After speculation in February, [23] the show's air date was confirmed on 10 March 2012. [24] Of this announcement, the show's Twitter account said, "Two weeks from now, something new will be on your television, something so great you'll want to run up and kiss the screen. Just FYI." [24] Britain's Got Talent judge Alesha Dixon confirmed the launch date for the Britain's Got Talent, with it being the same day as The Voice UK's. [25] Britain's Got Talent was brought forward by ITV, so it could clash with the show. [25] Of this move a BBC source said, "This is typical of ITV, parking their tanks on our lawn just as we launch a major new format. They are smarting because they didn't get the show although they bid £10 million more than us." However an ITV source responded saying, "We haven't declared our launch date but, if I was a betting man, I'd go for March 24. The BBC know we always launch BGT around this time. If anyone is parking tanks on a lawn, it's them on ours!" [26] For the past four years however, Britain's Got Talent had launched in mid-April. [25] The BBC and ITV were reportedly in a "scheduling war". BBC moved the show from its supposed 7:15 slot to 7:00, to avoid "significant overlap". ITV then responded by moving Britain's Got Talent from its original slot at 7:45 to 7:30. [27] A BBC source said, "It is disappointing they chose to launch Britain's Got Talent on the same day as us. To not even meet us halfway on avoiding any sort of overlap is incredibly competitive." [27]

As The Voice progressed, it became clear that audiences were staying loyal during the period when it clashed with Britain's Got Talent. After the third Blind Auditions round, when the BBC programme enjoyed a viewership margin of some four million, Simon Cowell and ITV executives moved their show to a later start time. [28]

In an exclusive interview with Digital Spy, Cowell stated that the show is "competition" for Britain's Got Talent. He said, "I recognise [The Voice] as a challenge. The BBC must be confident because they have put it up against this show. They want to make a competition out of it. So we've got to make [Britain's Got Talent] better. Everyone benefits because of that." [29] However, presenter Reggie Yates denied this: "I don't know if this is about toppling anyone. This is a very different animal altogether. I think when you see what this show is all about, you'll see exactly where we are coming from." [30]

Promotion

The first promotional item the BBC released was a video on the official website. It read, "Four of the biggest names in music are looking for incredible singing talent to compete for the title of The Voice UK. Only the most unique and distinctive voices will make it to the filmed auditions and get to sing for our celebrity coaches". [31] To promote the show, all four coaches went to Central London launch event, which took place at Soho Hotel on 24 February 2012. [32] Daily Mirror's Jo Usmar commented on the promotion of the show, stating that the trailer will "get you juices flowing". [33] A further trailer was released on 9 March, featuring footage from the show, "including interviews with the panel, a first look at some contestants and bickering between the coaches". [24]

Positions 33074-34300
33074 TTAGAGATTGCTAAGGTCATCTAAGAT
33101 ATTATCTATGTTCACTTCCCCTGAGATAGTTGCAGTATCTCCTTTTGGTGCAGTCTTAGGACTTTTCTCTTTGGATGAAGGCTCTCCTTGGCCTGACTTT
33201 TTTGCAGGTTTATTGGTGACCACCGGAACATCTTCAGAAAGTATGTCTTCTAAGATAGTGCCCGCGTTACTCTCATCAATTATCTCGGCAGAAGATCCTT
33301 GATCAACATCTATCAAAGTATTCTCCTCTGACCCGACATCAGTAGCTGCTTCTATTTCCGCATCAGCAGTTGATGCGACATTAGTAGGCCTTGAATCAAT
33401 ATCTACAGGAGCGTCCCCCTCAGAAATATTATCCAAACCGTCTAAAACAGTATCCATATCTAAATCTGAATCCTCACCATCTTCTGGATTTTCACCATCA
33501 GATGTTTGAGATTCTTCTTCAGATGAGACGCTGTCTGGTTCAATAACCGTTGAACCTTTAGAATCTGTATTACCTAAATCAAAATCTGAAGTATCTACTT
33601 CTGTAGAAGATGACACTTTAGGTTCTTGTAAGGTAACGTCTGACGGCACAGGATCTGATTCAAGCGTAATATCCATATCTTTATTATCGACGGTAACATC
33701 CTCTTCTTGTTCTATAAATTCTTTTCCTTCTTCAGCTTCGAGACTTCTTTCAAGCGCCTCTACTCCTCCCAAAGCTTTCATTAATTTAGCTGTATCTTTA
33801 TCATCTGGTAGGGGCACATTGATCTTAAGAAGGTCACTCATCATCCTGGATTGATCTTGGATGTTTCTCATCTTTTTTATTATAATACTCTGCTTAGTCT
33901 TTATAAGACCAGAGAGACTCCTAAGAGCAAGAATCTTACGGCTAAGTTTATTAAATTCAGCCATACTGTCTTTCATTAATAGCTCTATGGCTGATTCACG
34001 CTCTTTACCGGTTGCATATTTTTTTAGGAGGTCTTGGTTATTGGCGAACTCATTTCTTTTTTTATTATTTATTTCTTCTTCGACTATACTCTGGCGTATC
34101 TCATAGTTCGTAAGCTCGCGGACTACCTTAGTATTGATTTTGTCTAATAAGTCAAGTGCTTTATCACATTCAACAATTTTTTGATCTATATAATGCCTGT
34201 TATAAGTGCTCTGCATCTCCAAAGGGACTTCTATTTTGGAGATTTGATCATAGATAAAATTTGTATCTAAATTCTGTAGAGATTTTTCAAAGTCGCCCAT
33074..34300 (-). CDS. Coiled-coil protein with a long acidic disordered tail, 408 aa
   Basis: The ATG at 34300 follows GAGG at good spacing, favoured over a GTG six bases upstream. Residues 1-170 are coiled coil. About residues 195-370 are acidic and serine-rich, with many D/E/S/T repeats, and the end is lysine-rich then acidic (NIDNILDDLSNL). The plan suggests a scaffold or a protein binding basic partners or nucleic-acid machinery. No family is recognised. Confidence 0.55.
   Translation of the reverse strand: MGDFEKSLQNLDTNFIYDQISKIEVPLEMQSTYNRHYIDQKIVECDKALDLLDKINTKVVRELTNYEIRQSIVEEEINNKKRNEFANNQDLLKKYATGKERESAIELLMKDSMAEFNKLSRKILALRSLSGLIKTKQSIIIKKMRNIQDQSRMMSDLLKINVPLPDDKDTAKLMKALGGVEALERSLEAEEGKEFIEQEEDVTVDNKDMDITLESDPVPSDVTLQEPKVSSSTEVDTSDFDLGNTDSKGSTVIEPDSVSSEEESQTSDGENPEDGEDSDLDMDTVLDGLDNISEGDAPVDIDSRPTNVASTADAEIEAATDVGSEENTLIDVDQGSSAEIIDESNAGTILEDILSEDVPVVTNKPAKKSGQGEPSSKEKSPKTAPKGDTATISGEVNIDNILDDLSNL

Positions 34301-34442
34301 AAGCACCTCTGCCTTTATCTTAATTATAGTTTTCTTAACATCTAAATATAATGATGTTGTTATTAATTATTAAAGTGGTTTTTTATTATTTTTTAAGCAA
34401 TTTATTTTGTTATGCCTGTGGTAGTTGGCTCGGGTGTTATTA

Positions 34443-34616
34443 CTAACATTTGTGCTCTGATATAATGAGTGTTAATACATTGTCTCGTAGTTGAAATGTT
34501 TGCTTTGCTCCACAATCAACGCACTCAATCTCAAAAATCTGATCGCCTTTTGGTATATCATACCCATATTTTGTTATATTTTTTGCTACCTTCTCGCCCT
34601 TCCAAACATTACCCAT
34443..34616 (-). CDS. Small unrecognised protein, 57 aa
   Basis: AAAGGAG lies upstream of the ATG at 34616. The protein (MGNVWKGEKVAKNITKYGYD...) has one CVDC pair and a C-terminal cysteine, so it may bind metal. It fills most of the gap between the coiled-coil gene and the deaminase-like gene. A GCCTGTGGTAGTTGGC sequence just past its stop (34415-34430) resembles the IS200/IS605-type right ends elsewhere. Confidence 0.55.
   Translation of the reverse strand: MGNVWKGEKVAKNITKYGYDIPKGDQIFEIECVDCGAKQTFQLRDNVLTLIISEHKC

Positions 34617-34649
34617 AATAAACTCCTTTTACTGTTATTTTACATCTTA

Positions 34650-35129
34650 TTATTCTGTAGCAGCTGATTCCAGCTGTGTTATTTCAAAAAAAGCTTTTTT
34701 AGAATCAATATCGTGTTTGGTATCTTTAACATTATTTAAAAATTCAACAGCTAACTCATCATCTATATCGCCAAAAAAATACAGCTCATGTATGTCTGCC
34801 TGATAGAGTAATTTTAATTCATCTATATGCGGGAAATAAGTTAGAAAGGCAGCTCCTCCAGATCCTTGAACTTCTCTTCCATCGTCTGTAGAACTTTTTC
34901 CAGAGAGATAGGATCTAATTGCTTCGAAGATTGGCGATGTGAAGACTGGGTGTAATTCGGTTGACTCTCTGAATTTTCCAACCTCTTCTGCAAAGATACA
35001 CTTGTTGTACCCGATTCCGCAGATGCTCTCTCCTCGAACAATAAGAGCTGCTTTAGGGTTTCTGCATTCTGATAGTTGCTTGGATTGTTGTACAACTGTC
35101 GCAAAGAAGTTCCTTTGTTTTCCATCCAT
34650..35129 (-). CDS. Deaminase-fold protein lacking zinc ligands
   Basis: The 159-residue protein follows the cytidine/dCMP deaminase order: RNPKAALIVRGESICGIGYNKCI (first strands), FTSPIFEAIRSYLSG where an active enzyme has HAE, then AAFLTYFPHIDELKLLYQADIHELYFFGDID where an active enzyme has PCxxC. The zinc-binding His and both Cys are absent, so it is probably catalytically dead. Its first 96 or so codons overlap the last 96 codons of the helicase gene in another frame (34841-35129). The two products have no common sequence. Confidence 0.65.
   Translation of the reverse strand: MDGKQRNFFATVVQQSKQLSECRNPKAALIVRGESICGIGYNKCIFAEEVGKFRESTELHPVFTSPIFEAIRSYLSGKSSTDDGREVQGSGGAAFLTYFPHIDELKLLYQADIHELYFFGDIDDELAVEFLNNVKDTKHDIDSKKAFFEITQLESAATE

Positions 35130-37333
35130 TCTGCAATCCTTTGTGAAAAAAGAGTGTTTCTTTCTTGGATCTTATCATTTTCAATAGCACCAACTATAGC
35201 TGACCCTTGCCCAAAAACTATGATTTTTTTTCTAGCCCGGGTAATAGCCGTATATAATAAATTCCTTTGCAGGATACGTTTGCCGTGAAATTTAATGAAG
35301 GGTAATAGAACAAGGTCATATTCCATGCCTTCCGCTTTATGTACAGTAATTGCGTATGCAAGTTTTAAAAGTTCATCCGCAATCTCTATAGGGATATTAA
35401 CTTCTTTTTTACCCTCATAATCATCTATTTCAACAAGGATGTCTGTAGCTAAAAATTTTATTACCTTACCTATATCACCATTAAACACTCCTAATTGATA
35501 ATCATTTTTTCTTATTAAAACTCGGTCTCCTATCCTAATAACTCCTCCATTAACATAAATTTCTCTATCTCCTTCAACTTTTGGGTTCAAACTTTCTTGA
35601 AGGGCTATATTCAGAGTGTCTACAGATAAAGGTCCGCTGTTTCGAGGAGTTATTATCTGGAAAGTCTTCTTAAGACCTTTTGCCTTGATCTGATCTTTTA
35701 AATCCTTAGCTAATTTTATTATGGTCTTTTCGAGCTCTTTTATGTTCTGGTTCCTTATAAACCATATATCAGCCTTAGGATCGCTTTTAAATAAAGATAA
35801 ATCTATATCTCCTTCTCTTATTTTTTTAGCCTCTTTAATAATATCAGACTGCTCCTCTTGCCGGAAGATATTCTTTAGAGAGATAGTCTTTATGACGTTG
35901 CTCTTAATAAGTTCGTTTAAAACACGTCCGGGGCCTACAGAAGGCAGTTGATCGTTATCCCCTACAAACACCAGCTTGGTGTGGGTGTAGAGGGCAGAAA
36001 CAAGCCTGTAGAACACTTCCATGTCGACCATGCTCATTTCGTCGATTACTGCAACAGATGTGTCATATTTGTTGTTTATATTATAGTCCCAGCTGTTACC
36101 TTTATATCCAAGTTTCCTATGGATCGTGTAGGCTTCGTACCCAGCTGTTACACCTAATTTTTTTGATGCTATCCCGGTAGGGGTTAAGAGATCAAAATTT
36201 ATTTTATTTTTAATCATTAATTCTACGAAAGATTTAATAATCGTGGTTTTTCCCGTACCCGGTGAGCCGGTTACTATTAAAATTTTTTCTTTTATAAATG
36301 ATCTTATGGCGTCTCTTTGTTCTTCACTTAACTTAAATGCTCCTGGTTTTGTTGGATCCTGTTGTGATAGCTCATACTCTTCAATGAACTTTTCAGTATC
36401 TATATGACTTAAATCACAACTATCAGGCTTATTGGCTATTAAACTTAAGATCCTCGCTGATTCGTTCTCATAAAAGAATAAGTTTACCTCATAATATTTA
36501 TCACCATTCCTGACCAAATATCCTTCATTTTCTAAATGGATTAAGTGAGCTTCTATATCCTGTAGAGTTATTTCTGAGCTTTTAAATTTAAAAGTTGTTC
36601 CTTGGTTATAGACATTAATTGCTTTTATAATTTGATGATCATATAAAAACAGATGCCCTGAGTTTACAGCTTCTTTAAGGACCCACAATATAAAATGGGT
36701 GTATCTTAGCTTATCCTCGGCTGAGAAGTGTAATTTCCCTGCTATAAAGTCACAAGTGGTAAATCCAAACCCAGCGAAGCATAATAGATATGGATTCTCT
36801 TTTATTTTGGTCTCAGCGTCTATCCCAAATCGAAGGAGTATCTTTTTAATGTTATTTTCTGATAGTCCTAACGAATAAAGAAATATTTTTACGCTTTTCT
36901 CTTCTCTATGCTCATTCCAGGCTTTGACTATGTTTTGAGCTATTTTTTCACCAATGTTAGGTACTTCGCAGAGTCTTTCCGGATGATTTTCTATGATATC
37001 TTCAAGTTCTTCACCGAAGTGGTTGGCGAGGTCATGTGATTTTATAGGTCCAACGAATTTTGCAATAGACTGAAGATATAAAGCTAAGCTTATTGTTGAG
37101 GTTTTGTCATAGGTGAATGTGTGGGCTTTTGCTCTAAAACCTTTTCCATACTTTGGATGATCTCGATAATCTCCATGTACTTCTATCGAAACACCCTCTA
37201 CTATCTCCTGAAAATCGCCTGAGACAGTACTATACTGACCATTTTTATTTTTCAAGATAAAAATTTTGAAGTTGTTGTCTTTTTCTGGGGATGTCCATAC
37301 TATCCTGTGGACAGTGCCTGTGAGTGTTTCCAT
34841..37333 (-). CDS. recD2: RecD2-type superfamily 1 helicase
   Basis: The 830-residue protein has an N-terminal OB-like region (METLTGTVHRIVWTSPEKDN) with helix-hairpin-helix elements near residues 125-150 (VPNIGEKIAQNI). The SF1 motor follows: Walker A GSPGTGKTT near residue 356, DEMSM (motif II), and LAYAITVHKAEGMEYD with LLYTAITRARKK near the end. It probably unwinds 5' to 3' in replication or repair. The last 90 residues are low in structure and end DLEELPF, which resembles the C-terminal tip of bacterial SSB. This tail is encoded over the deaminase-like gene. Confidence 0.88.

Social media

According to Digital Spy, the BBC was trying to "boost audience participation with a wealth of social media and online activity, as viewers often watch programmes while also commenting and engaging via Twitter and Facebook on a smartphone, laptop or tablet". [34] Telegraph Hill, having previously worked on BBC Three dramas Being Human and The Fades, put in place a full-time team of "social media creatives" who will generate online videos around the show, and on the show's Facebook and Twitter pages. [34]

Auditions and filming

The producer auditions of series one began on 31 October 2011. [31] Five events took place in London, two events in Birmingham, Glasgow, Manchester and Cardiff, and one event in Belfast. [31] Solo artists and duos can participate, however, they must be aged sixteen or over. [31] The coaches did not attend the producer's auditions. [31] The standard of the auditions has been described as "amazing" and "top standard". [35] The blind auditions for the first series were held at BBC Television Centre and has since been held at MediaCityUK, where every coach is given a "plush" dressing room. [36] O'Donoghue told Digital Spy of the talent at the auditions, "The talent on show after the first auditions on the first day beat out any talent in any finals I've ever seen on television. The hair on the back of my neck and arms was standing up. 16 and 17-year-olds were up there killing it". [37]

Other Languages
Deutsch: The Voice UK
español: The Voice UK
français: The Voice UK
Gaeilge: The Voice UK
italiano: The Voice UK
Nederlands: The Voice UK
português: The Voice UK
Türkçe: The Voice UK